In February 2017, the Museum received word that a manuscript written by staff paleontologists and outside colleagues about the discovery of mastodon fossils showing signs of human activity had been accepted for publication in the scientific journal Nature. As expected, the April 27 publication and announcement garnered widespread media coverage and stirred dialog within the scientific community. Some have been supportive and consider the hypothesis compelling and one that should not be ruled out. Others have dismissed it as questionable science or outlined why various interpretations of evidence are wrong. Read more.
Did you know the diversity of mammals in San Diego County is greater than any other county in the United States? It’s true—and now, thanks to a book authored and edited by staff at the San Diego Natural History Museum, along with several other authors and more than 40 contributors, amateur naturalists and professional biologists have a complete reference guide for San Diego fauna. Read more.
Within the walls of the Museum are stored more than 8 million specimens in our combined collections, which represent an unparalleled treasure trove of local plants, animals, and fossils amassed over a span of more than 140 years. They tell a unique and rich story about the historical ebb and flow of our regional natural environment. Read more.
Researchers at the San Diego Natural History Museum, along with experts from Mexico and Brazil, have described a new species of large cave-dwelling spider, the Sierra Cacachilas wandering spider (Califorctenus cacachilensis). Related to the notoriously venomous Brazilian wandering spider (Phoneutria fera), the Sierra Cacachilas wandering spider was first discovered on a collaborative research expedition into a small mountain range outside of La Paz in Baja California Sur, Mexico. Read more.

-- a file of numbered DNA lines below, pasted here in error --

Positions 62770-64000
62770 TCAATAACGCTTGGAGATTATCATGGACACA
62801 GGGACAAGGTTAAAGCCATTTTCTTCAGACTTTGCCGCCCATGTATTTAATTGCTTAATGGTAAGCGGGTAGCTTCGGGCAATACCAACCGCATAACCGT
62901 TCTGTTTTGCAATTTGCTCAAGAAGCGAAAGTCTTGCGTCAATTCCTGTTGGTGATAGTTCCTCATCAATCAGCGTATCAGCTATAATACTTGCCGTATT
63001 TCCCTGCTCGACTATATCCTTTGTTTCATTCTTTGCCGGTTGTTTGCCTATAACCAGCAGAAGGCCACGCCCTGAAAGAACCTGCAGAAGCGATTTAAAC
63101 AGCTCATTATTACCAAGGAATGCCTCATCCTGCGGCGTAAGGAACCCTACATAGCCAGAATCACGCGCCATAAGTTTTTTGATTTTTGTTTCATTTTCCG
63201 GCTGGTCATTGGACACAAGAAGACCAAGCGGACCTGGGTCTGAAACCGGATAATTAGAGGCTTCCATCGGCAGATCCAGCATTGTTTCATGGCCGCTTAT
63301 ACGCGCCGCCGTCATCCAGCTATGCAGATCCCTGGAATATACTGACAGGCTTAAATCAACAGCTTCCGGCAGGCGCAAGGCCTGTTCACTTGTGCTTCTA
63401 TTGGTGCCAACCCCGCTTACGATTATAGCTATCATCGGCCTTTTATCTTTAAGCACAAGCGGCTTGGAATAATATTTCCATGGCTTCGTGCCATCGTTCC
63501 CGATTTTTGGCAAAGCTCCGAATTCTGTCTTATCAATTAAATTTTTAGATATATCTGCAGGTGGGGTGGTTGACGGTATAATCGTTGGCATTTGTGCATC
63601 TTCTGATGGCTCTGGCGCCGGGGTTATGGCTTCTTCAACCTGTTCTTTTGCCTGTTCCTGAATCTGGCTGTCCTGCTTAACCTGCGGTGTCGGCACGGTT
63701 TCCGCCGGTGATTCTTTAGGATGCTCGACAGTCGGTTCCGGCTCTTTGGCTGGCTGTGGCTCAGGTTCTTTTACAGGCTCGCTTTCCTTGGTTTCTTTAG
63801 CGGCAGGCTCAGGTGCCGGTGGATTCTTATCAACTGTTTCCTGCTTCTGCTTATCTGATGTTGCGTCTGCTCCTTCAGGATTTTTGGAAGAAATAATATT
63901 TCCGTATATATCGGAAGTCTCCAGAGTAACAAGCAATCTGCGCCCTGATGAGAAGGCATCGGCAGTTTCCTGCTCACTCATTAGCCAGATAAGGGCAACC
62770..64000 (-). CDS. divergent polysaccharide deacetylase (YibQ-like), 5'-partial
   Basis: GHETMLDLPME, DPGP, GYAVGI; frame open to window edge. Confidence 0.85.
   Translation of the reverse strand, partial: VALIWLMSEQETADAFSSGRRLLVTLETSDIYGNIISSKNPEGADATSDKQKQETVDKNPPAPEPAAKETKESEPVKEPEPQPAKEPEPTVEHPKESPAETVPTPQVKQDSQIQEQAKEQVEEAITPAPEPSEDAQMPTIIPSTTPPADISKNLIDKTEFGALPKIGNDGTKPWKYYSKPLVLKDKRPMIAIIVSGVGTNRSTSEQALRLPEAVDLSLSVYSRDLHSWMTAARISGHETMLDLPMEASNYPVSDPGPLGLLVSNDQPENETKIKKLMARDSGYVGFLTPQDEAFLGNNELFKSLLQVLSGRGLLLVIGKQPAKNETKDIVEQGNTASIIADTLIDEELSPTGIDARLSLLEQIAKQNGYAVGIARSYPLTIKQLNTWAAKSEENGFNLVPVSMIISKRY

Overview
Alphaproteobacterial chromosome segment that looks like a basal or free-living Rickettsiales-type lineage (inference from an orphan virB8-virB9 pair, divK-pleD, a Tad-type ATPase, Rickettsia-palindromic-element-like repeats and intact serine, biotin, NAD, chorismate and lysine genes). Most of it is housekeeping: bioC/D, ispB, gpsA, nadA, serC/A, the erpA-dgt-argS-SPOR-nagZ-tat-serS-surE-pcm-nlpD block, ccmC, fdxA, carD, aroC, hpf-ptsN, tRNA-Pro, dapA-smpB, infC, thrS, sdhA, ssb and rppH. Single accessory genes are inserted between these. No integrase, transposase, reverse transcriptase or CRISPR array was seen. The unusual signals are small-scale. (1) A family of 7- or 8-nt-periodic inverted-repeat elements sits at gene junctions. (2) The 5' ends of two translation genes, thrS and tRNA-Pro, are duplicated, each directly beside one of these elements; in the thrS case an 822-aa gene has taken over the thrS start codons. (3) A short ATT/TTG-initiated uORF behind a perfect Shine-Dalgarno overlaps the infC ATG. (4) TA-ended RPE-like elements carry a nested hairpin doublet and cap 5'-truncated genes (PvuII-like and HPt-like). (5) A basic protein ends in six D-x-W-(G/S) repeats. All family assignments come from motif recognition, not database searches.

Finding dinosaur fossils is not something even veteran paleontologists experience every day. Our crews find fossils on about half of the job sites they work, but they simply don’t encounter many dinosaurs here in southern California. It’s not to say these beasts didn’t roam the area—surely they did—but the circumstances for the preservation of their remains were not ideal here. Read more.
Dr. Jon Rebman, Museum curator and the Mary & Dallas Clark Endowed Chair of Botany, spent 10 months in La Paz, Baja California Sur as part of a work assignment. While there, he increased binational collaboration with Mexican scientists and students, conducted extensive botanical research in the southern part of the Baja California peninsula, and wrote a new bilingual, plant field guide for the Cape region. Read more.
The death of an animal as majestic as a whale is a sad event. However, as Museum scientists interested in documenting the natural biodiversity of our region--and in increasing our understanding of the evolutionary and ecological history of that biodiversity--we view such events as learning opportunities. Read more. Read more.
In 1908, the Museum of Vertebrate Zoology at Berkeley mounted an expedition to the San Jacinto Mountain region, pioneering the exploration of southern California’s biology. On the 100th Anniversary of this expedition, from 2008 to 2010, the San Diego Natural History Museum retraced its path to see how the area’s wildlife has changed over the last century. This blog details one of the key findings of the San Jacinto centennial resurvey, the Gray Vireo. Read more.
It’s not every day that a new species of porpoise is introduced to the scientific world. However, that’s what happened when a team of paleontologists, including representatives from the San Diego Natural History Museum, discovered the fossil remains of a 3 million year old animal with a unique skull anatomy not represented in any living or fossil dolphin or porpoise. Read more.